US 4586496 A
A surgical chisel is formed by a flexurally rigid chisel shank and a thin, elongated chisel blade fixed at its front end, which are both displaceably guided in slideways in a chisel guide, which lends the chisel blade buckling resistance.
1. A surgical chisel, comprising:
a chisel shank (3) having a first end adapted to receive the impact of a hammer;
an elongated chisel blade (2) coupled at a first end to a second end of said chisel shank and having a cutting edge at a second end; and
a chisel guide (7) having slideways for displaceably guiding said blade and shank in a longitudinal direction so that said guide supports and adds rigidity to said blade and shank.
2. The chisel of claim 1 wherein said guide has a sheathlike shape substantially surrounding said blade between said first and second ends, said slideways being shaped complementary to said blade.
3. The chisel of claim 1 wherein said slideways comprises first slideways shaped complementary to said blade and second slideways shaped complementary to said shank.
4. The chisel of claim 1 further comprising means for locking said guide to said chisel shank such that relative longitudinal movement is prevented.
5. A surgical chisel comprising:
an elongated chisel shank (3) having a first end adapted to receive the impact of a hammer;
an elongated chisel blade (2) coupled at a first end to a second end of said chisel shank and having a cutting edge at a second end;
a chisel guide (7) having a first slideway completely surrounding a portion of said shank between said first and second ends of said shank and shaped complementary to said shank, and a second slideway completely surrounding a portion of said blade between said first and second ends of said blade and shaped complementary to said blade; and
means for locking said guide to said chisel shank such that longitudinal movement of said shank relative to said guide is prevented.
Chisels are frequently used instruments in bone surgery and orthopedics for various cutting purposes, eg. for osteotomy or for the chiselling away of lamellae. They must have a considerable stability, in particular with respect to buckling load, which for a given chisel width is determined by the material thickness. The thickness must therefore be that much greater the greater the chisel length and the load to be expected. Whenever long stretches have to be severed, for example in osteotomies, chiselling in the upper head region of the femur, or chiselling away the articular surface of the tibia, not inconsiderable difficulties arise for the surgeon when using conventional chisels, due to the large chisel cross-section, namely in particular the risk of a premature and, in some cases, uncontrollable fracturing of the bone, excessive traumatism of the bone and the risk of jamming the chisel, which can then generally only be removed with difficulty.
The invention is based on the object of reducing these disadvantages.
The way in which this object is achieved according to the invention is that at the front end of a flexurally rigid chisel shank is fixed in the same direction an elongated, thin chisel blade, bearing at its front end the cutting edge, and that the chisel shank and the chisel blade are guided displaceably in their longitudinal direction in slideways of a flexurally rigid chisel guide.
Since, by virtue of the guide, the chisel blade can be very thin, eg. 0.5 or 1.0 or 1.5 or 2 mm, there is only a small widening of the cutting gap by the chisel thickness. The risk of premature fracturing and jamming is thereby decreased. The traumatism of the bone is reduced. However, the chisel has the necessary stability because, on the one hand, the chisel shank is securely guided in the chisel guide and therefore cannot deviate when struck and because, on the other hand, the chisel blade is protected in the chisel guide against buckling and is also guided in the object to be severed within the cutting gap in such a way that it cannot buckle. In this respect, the chisel guide is appropriately shaped in the manner of a sheath, from the front, narrow end of which the blade emerges. This shaping has the advantage that the chisel guide can be taken right up to the object to be severed, so that the chisel blade is not at any point exposed unguided to the risk of buckling. Although, due to its flexural rigidity, the thin blade according to the invention cannot guarantee a straight cut, as is the case with conventional chisels, a straight cut is nevertheless produced if the cutting edge is ground exactly to center and is thus made identical on the upper and lower flat sides. If required, the blade according to the invention also makes possible a cut along a curved path, namely by being ground asymmetrically.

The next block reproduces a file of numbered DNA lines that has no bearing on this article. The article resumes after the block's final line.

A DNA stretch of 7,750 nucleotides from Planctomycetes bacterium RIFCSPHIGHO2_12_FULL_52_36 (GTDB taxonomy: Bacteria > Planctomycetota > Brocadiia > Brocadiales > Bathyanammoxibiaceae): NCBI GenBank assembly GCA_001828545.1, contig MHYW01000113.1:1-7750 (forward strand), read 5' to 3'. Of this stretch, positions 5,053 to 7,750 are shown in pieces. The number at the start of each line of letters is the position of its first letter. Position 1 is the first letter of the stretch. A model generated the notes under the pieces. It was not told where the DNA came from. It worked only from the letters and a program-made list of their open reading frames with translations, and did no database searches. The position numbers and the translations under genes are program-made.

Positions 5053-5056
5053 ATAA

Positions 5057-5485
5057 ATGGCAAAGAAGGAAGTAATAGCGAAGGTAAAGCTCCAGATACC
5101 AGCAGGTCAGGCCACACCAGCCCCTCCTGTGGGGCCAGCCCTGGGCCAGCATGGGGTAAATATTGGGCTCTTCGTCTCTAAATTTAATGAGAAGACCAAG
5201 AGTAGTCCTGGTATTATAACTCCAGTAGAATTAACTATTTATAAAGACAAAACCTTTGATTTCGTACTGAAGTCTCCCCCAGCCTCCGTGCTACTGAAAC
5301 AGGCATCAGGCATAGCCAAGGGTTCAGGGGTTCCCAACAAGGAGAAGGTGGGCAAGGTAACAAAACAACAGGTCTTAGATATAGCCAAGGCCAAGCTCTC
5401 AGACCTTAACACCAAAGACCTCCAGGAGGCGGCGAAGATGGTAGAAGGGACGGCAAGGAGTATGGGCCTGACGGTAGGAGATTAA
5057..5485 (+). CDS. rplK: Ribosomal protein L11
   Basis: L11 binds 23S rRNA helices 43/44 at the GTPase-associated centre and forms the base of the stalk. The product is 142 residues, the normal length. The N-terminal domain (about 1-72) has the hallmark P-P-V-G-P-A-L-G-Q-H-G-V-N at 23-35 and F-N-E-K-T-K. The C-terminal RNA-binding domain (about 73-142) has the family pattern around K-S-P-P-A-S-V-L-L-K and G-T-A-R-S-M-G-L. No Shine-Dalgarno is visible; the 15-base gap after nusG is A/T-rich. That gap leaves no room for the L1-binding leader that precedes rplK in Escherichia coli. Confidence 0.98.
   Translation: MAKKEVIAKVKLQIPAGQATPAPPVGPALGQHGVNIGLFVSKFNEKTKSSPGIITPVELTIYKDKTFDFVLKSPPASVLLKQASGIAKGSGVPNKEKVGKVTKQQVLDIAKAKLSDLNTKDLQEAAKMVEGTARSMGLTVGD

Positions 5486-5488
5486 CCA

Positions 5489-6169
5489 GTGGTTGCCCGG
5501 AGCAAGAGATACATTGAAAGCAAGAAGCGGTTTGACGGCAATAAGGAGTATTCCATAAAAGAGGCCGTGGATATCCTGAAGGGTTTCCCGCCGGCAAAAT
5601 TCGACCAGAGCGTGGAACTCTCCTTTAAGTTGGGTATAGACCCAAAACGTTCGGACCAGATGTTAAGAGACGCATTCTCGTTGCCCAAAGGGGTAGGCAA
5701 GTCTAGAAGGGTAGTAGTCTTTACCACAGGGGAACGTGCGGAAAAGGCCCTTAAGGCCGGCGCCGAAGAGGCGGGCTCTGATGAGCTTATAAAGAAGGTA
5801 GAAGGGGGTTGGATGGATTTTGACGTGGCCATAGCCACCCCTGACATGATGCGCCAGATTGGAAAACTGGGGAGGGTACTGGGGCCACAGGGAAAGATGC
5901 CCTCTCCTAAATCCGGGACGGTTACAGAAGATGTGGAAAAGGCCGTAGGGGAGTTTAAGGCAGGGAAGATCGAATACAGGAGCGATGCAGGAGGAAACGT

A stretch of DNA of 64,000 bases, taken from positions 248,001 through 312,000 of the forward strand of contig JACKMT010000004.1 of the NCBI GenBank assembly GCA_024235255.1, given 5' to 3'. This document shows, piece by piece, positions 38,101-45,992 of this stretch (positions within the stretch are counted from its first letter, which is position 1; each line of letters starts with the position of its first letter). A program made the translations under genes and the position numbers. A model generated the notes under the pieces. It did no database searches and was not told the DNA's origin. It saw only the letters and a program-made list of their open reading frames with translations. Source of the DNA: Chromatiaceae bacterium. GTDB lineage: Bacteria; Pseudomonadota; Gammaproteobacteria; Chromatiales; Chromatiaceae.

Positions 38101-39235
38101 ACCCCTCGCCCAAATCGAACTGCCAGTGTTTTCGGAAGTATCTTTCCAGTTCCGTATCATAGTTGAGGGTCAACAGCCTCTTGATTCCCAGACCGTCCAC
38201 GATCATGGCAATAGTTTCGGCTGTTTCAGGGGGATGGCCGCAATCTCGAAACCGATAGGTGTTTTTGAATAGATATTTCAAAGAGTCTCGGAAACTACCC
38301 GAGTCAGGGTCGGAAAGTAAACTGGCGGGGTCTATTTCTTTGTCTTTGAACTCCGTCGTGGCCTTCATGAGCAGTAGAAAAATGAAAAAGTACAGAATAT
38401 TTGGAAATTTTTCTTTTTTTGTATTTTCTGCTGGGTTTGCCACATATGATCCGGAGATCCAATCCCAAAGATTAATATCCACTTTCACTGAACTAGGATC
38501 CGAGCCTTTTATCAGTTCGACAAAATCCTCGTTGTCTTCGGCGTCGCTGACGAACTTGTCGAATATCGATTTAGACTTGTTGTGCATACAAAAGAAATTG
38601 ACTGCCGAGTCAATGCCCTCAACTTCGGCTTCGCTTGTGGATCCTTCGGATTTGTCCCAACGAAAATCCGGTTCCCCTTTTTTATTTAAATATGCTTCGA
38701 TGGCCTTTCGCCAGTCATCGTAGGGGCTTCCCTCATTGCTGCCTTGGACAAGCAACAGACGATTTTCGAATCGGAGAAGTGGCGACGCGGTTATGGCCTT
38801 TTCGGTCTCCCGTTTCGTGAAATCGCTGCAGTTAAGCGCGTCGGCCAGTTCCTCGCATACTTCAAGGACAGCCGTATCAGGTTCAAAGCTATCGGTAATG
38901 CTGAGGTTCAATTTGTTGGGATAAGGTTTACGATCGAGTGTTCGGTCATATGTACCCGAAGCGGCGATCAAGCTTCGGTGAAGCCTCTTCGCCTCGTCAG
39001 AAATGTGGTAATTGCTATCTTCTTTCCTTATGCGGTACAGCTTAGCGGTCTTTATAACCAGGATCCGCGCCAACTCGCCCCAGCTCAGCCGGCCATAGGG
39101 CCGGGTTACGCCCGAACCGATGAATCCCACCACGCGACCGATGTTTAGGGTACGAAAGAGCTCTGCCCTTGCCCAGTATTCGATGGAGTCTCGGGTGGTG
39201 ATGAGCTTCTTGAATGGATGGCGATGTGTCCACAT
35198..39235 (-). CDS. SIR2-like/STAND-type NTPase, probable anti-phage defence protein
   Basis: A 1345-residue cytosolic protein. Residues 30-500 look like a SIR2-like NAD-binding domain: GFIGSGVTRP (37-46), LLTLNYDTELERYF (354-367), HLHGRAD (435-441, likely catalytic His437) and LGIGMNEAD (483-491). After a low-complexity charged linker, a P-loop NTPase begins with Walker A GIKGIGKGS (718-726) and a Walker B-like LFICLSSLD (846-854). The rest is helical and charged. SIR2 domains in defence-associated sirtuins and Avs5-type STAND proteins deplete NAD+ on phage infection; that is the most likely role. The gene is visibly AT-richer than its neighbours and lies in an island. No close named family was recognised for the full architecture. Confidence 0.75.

The chisel according to the invention can also be used to particular advantage for very deep work, without the difficulties known in the use of conventional chisels having to be accepted. The width of the chisel blade can be of any size.
The chisel guide can have the same guide elements for the chisel blade and the chisel shank, namely opposing grooves in which the borders of the blade and corresponding projections of the chisel shank are displaceable. However, more appropriate are separate slideways for the chisel shank and the chisel blade.
It is advantageous if the chisel is lockable in the guide. This allows the required cutting depth to be set by correspondingly setting the length of the chisel blade projecting from the guide. This is useful, for example, when total severance is not wanted. It can be appropriate, furthermore, if the chisel is to be withdrawn from the bone against the chisel guide. This means that the blade is less exposed when withdrawing from the bone and reduces the risk of unwanted bending of the blade.
A chisel which is surrounded by a sleeve, the end plate of which is displaceable along the chisel against the force of a spring is known for making holes in walls for the purposes of electrical installations (DE-A No. 129 099). The end plate around the chisel and bearing under the spring force against the wall to be drilled is intended to prevent the crumbling of displaced plaster.